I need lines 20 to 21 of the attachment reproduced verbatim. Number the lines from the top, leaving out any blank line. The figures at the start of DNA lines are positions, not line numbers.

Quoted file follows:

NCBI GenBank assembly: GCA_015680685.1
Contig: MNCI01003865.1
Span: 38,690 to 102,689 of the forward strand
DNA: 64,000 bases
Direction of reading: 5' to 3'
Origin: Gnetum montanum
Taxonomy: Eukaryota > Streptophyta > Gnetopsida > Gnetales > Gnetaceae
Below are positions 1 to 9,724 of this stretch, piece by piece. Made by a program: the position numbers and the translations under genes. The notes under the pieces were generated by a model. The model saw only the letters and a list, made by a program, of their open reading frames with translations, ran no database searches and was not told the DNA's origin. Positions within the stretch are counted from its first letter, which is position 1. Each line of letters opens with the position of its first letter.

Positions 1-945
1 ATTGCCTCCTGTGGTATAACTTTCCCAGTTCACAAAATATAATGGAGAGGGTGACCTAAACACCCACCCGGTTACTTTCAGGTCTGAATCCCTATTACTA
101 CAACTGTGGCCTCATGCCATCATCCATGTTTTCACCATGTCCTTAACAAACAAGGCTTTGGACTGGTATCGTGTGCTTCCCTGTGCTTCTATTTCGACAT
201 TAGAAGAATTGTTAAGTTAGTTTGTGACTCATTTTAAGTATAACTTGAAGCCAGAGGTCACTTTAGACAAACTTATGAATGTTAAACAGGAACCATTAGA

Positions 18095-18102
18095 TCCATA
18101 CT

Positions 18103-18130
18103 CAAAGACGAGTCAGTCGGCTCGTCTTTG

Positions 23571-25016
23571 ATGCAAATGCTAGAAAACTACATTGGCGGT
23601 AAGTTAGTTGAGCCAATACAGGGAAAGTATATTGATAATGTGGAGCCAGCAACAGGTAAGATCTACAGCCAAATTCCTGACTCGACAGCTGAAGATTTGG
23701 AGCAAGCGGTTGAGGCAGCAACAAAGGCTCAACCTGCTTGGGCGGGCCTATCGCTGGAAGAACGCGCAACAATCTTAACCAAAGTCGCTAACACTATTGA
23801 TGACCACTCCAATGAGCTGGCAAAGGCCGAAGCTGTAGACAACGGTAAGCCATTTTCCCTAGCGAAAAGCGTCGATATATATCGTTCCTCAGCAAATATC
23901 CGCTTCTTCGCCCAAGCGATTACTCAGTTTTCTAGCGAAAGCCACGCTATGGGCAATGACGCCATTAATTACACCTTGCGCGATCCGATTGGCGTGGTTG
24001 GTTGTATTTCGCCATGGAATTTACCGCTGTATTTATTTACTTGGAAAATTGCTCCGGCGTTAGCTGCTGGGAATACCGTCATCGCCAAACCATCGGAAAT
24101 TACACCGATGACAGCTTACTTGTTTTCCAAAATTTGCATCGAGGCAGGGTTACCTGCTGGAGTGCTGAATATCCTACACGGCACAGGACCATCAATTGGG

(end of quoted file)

23601 AAGTTAGTTGAGCCAATACAGGGAAAGTATATTGATAATGTGGAGCCAGCAACAGGTAAGATCTACAGCCAAATTCCTGACTCGACAGCTGAAGATTTGG
23701 AGCAAGCGGTTGAGGCAGCAACAAAGGCTCAACCTGCTTGGGCGGGCCTATCGCTGGAAGAACGCGCAACAATCTTAACCAAAGTCGCTAACACTATTGA